This comic is pretty good. I mean, who doesn't chuckle when they're anticipating under-age rape? Only normally-adjusted adults, and none of them read (or blog about) xkcd anyway. But we can't just settle for "pretty good" and "chuckles" and "rape" and move on with our lives because our blog a mission (see left). Does our friend Randall have a mission? Is he using protection? Is it ribbed or spiraled? This comic helps us look at these tough questions.
The most important thing about "Voting Machines" is that it uses dialog at the thorough expense of any visual humor.
"But Stan," you may ask, "isn't this true of every xkcd? I mean, they're all talking stick figures."
"Huh. I GUESS," I might reply.
"Furthermore," you may continue, "aren't the emphasis on dialogue and the deliberately amateurish art part of the fun, even the satire, of the strip?"
"Well, crap, you've got me there," I might say. But I wouldn't say that because I've got a bigger, rantier point to make.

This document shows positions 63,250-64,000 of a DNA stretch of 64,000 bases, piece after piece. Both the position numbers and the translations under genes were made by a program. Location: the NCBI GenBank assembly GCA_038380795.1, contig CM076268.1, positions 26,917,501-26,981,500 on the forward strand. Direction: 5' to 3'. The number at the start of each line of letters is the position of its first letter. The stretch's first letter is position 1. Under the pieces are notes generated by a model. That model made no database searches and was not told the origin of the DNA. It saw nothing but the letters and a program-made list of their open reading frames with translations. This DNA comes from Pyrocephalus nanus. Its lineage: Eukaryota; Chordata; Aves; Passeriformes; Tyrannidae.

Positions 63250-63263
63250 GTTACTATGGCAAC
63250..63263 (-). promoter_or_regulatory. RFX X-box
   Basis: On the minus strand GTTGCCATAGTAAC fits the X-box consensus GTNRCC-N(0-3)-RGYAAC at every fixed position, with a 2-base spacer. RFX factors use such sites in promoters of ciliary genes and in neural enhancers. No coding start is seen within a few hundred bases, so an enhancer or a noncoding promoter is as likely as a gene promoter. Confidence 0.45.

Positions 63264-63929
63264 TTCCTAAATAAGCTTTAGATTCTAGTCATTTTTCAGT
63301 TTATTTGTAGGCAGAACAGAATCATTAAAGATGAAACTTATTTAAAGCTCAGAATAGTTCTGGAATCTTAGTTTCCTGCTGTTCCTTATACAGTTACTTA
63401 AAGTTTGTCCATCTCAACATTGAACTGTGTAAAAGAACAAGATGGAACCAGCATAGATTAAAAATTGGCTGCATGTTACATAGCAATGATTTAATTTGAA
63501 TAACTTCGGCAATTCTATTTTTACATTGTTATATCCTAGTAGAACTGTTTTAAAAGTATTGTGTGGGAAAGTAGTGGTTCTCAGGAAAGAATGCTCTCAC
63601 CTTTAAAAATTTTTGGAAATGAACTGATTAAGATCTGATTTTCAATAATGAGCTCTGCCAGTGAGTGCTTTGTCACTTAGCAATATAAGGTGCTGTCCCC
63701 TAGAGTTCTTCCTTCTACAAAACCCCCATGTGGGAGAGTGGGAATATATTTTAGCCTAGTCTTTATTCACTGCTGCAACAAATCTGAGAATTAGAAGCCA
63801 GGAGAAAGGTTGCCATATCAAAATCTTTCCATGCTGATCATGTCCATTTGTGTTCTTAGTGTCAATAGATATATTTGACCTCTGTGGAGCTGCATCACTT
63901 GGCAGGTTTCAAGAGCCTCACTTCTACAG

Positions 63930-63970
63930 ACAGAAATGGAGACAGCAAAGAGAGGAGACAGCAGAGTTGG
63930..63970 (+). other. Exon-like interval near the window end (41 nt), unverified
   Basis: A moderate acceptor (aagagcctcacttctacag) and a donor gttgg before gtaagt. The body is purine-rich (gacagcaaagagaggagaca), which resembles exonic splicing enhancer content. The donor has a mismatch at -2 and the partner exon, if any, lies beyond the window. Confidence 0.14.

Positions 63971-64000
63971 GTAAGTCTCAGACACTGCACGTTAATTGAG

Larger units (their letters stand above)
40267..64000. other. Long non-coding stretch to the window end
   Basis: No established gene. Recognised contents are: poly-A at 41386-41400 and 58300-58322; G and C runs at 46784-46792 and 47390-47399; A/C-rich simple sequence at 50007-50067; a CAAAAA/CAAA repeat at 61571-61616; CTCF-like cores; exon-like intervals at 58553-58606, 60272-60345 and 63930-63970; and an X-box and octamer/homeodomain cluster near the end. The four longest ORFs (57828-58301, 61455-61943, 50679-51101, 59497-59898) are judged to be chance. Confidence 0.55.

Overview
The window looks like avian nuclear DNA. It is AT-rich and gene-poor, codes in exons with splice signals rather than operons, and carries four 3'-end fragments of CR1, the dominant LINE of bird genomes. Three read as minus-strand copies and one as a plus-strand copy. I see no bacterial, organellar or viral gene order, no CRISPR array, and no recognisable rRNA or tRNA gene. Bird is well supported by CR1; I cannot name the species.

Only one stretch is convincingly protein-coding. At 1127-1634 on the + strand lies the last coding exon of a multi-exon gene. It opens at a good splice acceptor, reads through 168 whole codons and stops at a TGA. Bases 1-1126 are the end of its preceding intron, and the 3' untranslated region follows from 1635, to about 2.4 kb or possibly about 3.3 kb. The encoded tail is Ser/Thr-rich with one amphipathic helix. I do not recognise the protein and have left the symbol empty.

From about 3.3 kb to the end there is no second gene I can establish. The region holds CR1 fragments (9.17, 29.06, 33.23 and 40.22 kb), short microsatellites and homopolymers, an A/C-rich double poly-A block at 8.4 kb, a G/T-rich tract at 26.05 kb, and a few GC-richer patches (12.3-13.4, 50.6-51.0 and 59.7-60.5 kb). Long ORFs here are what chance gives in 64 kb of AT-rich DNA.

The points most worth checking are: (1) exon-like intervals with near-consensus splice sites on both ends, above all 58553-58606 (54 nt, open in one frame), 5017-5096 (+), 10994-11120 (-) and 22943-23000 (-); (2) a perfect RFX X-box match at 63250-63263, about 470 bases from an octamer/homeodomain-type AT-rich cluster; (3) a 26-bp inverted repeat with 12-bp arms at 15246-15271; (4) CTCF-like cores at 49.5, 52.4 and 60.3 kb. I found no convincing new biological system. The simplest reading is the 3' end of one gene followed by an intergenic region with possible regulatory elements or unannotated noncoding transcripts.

Indeed, the satire of using stick figures for a comic is pretty neat. Next time you open a newspaper, think about how many of the comics could have their figures replaced by featureless stick-figures with no loss of effect. Consider today's "Pearls Before Swine,"
The early xkcd comics ingeniously comments on this sad state of affairs. The smudgy hand drawn-art and the stick figures devoid of any expression cleverly show what little art is left in today's comic strips.
But we all get into trouble when we forget the joke. For example, I used to deliberately mispronounce "Chipotle" as "chä-pōt-əl" to make fun of people who said it like that. Now, I've just gotten into the habit and look like an ass when I say "Guys, let's hit Chä-pōt-əl," without realizing it.
So it is with Randall. These days, his characters aren't so amateurish and unexpressive that they're a form of statement -- they're just poorly drawn. Like today, they've got some expression (what with the pondering in panel one and the gesticulating in panels two and three), but it (1) doesn't add anything to the comic and (2) weakens the satire. I could point out the weaknesses with this xkcd strip by replacing the characters with early-xkcd characters.
And when you produce the thing you used to satire, it's time for a little soul-searching.
I don't agree with everything he wrote, but it's still interesting. I'll have a post later tonight about the actual text and joke of the comic.
If you are interested in writing something for this blog, shoot me an e-mail - firstname.lastname@example.org